Operation Overlord (D-Day)

On June 6, 1944, in Operation Overlord, Allied forces landed troops on the beaches of Normandy, France, for the largest amphibious assault in history. Gen. Dwight D. Eisenhower called the operation a crusade in which, “we will accept nothing less than full victory.”

5 photos: Eisenhower speaks with 101st Airborne Division
Photo 1 of 5: Army Gen. Dwight D. Eisenhower, supreme commander of the Allied Expeditionary Forces in Europe, talks to members of the 101st Airborne Division as they prepare for the massive paratrooper operation that began just after midnight, June 6, 1944, in Normandy. (Photo by U.S. Navy/National Archives)
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5 photos: Senior U.S. officers watch operations from the bridge of USS Augusta (CA 31) off Normandy, June 8, 1944.
Photo 2 of 5: Senior U.S. officers watch operations from the bridge of USS Augusta (CA 31) off Normandy, June 8, 1944. They are from left to right: Commander Western Naval Task Force Rear Adm. Alan G. Kirk; Commanding General, U.S. First Army Lt. Gen. Omar N. Bradley; Chief of Staff Rear Adm. Arthur D. Struble; and Army Maj. Gen. Ralph Royce. (Photo by U.S. Navy/National Archives)
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5 photos: Troops and crewmen aboard a Coast Guard Landing Craft
Photo 3 of 5: Troops and crewmen aboard a Coast Guard Landing Craft, Vehicle, Personnel (LCVP) approach Normandy beach on D-Day, June 6, 1944. (Photo by Coast Guard/National Archives)
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5 photos: Navy landing ships unload
Photo 4 of 5: Navy landing ships unload reinforcements, heavy weapons and additional supplies on Omaha Beach in Normandy, France, June 9, 1944. (Photo by National Archives)
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5 photos: U.S. Army soldiers disembark a landing craft at Normandy, France, June 6, 1944.
Photo 5 of 5: U.S. Army soldiers disembark a landing craft at Normandy, France, June 6, 1944. By the end of the day, about 160,000 Allied troops had landed on five Normandy beaches and three airborne drop zones. The invasion marked the beginning of the final phase of World War II in Europe, which ended with the surrender of Germany the following May. (Photo by Coast Guard Photographer's Mate Robert F. Sargent)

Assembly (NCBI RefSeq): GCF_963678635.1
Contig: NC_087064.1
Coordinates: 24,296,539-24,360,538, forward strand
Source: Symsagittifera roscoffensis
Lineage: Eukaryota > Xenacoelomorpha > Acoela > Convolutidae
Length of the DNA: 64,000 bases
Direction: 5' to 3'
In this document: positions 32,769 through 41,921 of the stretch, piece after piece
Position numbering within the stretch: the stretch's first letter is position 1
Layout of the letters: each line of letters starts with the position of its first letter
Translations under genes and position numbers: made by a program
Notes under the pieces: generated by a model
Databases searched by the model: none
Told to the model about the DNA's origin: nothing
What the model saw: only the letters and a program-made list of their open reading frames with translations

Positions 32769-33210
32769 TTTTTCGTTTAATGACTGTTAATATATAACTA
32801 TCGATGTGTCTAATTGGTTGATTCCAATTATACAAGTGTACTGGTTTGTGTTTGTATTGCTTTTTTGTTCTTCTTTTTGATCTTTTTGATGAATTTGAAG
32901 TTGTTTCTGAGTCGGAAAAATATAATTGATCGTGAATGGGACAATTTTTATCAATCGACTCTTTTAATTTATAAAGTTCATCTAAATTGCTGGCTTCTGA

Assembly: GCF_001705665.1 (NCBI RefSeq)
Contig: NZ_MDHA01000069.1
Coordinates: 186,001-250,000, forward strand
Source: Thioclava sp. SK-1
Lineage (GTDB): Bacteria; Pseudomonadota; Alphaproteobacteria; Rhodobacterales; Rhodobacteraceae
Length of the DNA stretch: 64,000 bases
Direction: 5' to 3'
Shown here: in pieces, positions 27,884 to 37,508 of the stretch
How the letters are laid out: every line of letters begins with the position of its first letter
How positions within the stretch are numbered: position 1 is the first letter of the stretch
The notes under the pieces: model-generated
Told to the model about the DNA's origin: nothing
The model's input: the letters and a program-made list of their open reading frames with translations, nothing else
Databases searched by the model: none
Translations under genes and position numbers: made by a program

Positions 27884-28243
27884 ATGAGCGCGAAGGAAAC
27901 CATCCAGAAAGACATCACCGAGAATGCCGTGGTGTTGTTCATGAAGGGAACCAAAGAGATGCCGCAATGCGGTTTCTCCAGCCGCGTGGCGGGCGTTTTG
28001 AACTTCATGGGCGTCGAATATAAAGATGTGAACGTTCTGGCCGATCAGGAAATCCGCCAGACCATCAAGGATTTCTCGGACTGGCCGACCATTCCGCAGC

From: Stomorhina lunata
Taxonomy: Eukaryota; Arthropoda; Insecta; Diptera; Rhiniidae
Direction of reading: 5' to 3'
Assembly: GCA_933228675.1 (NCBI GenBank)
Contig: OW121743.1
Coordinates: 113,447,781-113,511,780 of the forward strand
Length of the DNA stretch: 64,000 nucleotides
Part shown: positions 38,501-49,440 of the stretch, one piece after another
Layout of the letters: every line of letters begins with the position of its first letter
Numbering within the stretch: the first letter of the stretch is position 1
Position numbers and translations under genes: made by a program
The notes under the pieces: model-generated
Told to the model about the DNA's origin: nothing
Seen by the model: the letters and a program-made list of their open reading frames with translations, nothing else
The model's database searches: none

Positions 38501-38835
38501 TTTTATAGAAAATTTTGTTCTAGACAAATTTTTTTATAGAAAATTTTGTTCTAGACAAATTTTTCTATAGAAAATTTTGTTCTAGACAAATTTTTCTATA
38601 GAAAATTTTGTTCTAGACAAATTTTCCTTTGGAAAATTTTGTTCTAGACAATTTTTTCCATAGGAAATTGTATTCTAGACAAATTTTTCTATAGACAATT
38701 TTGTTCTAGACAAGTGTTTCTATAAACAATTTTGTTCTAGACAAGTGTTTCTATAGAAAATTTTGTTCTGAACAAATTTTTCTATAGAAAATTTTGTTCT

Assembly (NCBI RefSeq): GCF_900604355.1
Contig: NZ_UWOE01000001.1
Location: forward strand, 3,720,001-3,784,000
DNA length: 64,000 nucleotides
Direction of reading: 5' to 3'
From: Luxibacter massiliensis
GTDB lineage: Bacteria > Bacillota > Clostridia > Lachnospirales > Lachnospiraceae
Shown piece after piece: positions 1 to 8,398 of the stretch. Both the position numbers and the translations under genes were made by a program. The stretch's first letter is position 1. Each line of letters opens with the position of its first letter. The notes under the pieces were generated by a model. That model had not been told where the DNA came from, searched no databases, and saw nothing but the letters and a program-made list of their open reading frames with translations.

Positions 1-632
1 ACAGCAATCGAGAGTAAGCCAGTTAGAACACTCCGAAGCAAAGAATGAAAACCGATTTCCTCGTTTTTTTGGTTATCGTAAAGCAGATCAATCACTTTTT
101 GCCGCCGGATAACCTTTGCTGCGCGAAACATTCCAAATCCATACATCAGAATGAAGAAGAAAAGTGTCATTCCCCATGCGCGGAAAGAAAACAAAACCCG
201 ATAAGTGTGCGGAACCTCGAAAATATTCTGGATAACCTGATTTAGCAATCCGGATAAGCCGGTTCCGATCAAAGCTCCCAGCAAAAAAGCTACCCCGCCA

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On June 6, 1944, in Operation Overlord, Allied forces landed troops on the beaches of Normandy, France, for the largest amphibious assault in history. Gen. Dwight D. Eisenhower called the operation a crusade in which, “we will accept nothing less than full victory.” More than 5,000 Ships and 13,000 aircraft supported the invasion, and by day’s end, the Allies gained a foot-hold in Continental Europe. The cost in lives on D-Day was high. More than 9,000 Allied Soldiers were killed or wounded, but their sacrifice allowed more than 100,000 Soldiers to begin the slow, hard slog across Europe.  

In a larger strategic sense, the successful Allied landing in France was a psychological blow to the German occupation of Europe. It called into question the German Army's ability to control western Europe, dramatically increase partisan activity against enemy occupation, and heartened the spirits of those fighting against Nazi tyranny. The balance of power on the continent was decisively tipped into Allied favor.

From D-Day on, the Allies would begin a drive into Germany that ultimately destroyed Adolph Hitler and the Nazi regime on May 7, 1945.


#DDay76

Every year, U.S. European Command Components and historic-lineage military units from the U.S. participate in D-Day commemoration in the Normandy region of France. Due to COVID-19, the most disruptive global crisis since World War II, most D-Day 76 events/ceremonies are cancelled this year. And while coronavirus has interrupted life around the world to an unprecedented degree, we continue the D-Day tradition by virtually honoring all the Allied forces who stood defiant against Nazi tyranny on land, at sea and in the air 76 years ago.

The following letter (in English and French), written by historic-lineage Army units to the French, highlights the importance of commemorating the event even though the coronavirus has forced all involved to do it virtually:

             


Learn more about D-Day below:

D-Day By The Numbers

Total Allied troops who landed in Normandy: 156,115

Total Allied airborne troops (included in figures above): 23,400 

American: 73,000 (Omaha and Utah beaches + airborne)
British: 61,715 (Gold and Sword beaches + airborne)
Canadian: 21,400 (Juno Beach) 

Total Allied aircraft that supported landings: 11,590 

Naval combat ships: 1,213
Landing ships / craft: 4,126
Ancillary craft: 736
Merchant vessels: 864 

Total naval vessels in Operation Neptune: 6,939 (Of the 6,939 ships involved in D-Day, 80 percent were British; 16.5 percent, U.S.; and the rest from France, Holland, Norway and Poland.) 

Soldiers’ home nations: United States, Britain, Canada, Belgium, Norway, Poland, Luxembourg, Greece, Czechoslovakia, New Zealand and Australia (+177 French commandos) 

Involved Allied army divisions: 3rd British Infantry – Sword Beach 3rd Canadian Infantry – Juno Beach 4th Infantry – Utah Beach 1st & 29th Infantry – Omaha Beach 50th British Infantry – Gold Beach 6th Airborne – Dropped on east bank of the Orne River 82nd & 101st Airborne – Night drop on Cotentin Peninsula behind Utah Beach 2nd Ranger Regiment – Pointe du Hoc.